For anyone who has been reading my posts during the past few years, it is easy to say that I am not a well man. Yes, there’s something off about me, and I have embraced it personally. I feel that this community has embraced me as well, giving me a forum to pour out the flotsam and jetsam that are the thoughts in my head, that inevitably all lead back to my passion, video games… and alcohol, and sometimes cannabis… but mostly video games…… and beer.
It is pretty obvious that gaming is a passion of mine. I wouldn’t be writing here if it wasn’t. I’ve written in the past how life has gotten in the way of that passion. School, work, relationships, family, and all the complications that come when one gets older, have a way of chipping away at valuable gaming time. This has been a topic covered by me and others ad nauseum.
I (and others) have also written how gaming has become a coping mechanism for the trials and tribulations that is life in general. Gaming has been one of the ways for me to stay grounded. No matter what is going on in my life, for over 35 years, gaming has been a constant. I make time to play video games, along with exercise, writing, spending time with my family, and doing home improvement projects.
What you may not know is that I also live with anxiety, depression, and now, apparently, OCD. The OCD part is not at all surprising, now that I think of it. I see a therapist, psychiatrist and I’m on meds, to help balance me out. It is essential for me to stay active and engaged with my hobbies and family, as well as being supported by my therapists, or I will quite literally break down. I have to admit; the breakdowns have become much frequently lately. Now, more than ever, finding ways to cope has become even more imperative.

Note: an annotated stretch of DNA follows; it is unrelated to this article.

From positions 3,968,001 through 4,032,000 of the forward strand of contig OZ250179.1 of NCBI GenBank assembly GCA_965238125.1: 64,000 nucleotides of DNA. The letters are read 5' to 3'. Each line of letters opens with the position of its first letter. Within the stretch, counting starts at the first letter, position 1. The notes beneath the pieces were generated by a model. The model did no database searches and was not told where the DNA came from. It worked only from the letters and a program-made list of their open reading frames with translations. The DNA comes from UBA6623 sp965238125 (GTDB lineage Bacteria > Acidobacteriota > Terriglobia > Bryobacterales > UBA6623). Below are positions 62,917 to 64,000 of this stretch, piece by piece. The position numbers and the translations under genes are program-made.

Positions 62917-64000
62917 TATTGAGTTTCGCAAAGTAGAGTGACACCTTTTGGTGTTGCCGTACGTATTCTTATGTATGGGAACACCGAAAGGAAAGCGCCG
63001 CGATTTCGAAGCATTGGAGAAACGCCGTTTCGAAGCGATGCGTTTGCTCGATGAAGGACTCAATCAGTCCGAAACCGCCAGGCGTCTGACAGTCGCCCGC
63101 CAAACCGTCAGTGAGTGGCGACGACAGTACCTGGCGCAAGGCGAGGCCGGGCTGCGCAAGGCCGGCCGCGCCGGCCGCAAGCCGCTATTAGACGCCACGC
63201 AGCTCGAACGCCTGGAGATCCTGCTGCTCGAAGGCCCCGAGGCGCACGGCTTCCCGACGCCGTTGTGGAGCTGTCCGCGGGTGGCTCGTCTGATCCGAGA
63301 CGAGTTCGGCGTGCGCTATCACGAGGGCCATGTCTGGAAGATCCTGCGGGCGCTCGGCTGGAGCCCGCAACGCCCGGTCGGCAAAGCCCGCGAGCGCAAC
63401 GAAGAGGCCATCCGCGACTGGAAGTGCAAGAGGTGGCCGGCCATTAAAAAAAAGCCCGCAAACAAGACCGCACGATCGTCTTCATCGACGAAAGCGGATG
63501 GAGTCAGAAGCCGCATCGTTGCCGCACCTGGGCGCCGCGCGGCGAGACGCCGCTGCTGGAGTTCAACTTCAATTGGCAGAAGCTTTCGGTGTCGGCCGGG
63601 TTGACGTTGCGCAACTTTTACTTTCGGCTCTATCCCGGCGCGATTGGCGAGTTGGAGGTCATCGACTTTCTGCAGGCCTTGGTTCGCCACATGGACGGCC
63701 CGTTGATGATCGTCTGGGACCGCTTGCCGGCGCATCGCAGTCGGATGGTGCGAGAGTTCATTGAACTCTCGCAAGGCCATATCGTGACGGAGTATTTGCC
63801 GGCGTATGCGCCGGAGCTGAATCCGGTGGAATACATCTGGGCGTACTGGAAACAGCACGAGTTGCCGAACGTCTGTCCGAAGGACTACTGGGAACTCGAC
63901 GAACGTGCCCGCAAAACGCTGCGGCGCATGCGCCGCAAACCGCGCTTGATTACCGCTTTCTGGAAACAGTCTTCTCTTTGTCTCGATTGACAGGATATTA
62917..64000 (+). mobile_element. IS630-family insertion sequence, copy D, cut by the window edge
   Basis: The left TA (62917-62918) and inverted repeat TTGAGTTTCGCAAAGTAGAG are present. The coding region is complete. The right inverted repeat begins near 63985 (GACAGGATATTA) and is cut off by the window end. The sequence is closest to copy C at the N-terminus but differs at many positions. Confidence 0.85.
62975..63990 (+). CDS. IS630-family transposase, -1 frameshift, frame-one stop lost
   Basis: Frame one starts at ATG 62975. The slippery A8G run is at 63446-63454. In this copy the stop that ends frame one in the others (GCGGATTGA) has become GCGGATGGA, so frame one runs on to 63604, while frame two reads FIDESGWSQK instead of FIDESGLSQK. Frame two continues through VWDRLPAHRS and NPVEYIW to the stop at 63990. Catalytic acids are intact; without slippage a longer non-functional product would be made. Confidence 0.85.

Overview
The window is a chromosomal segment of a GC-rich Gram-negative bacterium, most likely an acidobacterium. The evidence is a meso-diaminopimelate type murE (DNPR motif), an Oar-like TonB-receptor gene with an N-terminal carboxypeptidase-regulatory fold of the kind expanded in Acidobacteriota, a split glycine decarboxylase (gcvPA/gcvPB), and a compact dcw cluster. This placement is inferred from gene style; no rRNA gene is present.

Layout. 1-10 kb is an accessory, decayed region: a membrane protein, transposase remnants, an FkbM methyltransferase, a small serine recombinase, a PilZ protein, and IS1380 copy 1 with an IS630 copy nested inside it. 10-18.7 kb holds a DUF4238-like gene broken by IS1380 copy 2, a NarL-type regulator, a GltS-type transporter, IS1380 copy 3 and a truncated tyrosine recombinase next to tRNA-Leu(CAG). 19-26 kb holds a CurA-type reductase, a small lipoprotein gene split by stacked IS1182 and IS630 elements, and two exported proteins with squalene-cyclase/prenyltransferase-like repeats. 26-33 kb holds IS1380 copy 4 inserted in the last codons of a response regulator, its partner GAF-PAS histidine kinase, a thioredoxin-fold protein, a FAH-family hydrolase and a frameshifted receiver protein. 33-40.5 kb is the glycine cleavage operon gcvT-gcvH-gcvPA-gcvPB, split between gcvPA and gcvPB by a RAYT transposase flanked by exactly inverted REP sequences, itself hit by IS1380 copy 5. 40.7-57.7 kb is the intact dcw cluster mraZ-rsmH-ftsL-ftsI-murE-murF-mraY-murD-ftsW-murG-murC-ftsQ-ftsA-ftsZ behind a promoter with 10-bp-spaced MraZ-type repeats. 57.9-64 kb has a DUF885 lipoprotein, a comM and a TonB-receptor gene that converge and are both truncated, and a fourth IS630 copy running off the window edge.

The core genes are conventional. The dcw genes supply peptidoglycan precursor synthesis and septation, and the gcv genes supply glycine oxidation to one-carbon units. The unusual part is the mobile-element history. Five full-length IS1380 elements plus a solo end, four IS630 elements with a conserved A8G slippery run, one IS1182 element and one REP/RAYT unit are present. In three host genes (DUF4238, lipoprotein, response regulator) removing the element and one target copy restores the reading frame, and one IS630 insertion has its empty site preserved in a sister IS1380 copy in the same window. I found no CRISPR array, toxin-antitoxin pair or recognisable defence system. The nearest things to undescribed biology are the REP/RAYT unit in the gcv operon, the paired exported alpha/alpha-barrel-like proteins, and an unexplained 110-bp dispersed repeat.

I used to be hesitant to admit to these things. Now, I really don’t give a fuck who knows. Mental health is something that doesn’t get any way near the amount of attention it deserves in society. It is a global epidemic and, in my humble opinion, a lot of problems could be solved if there wasn’t such a stigma associated with mental health.
The more people who come out and admit that they need help, or are getting help, the better the world will be. I used to feel embarrassed that I had anxiety and depression. I would try to tell myself that there was no reason for me to feel down or depressed even when things were going great. I have everything I could ever want, a beautiful home, a family, a well-paying if not highly demanding job. Want more could I want?
Then you come to the realization that none of that matters because how I feel is predicated on the cocktail of chemicals in my brain, which are sometimes slightly off. Look at all the famous people who lived and are living with depression and you have proof that money and power mean nothing when it comes to mental health. Then look at all the famous people, with unlimited resources at their disposal, who fought, and lost their battles against depression. Heroes of mine, like Kurt Cobain, Chris Cornell, Anthony Bourdain, etc… and sometime I ask, this battle is hopeless. What chance do I have?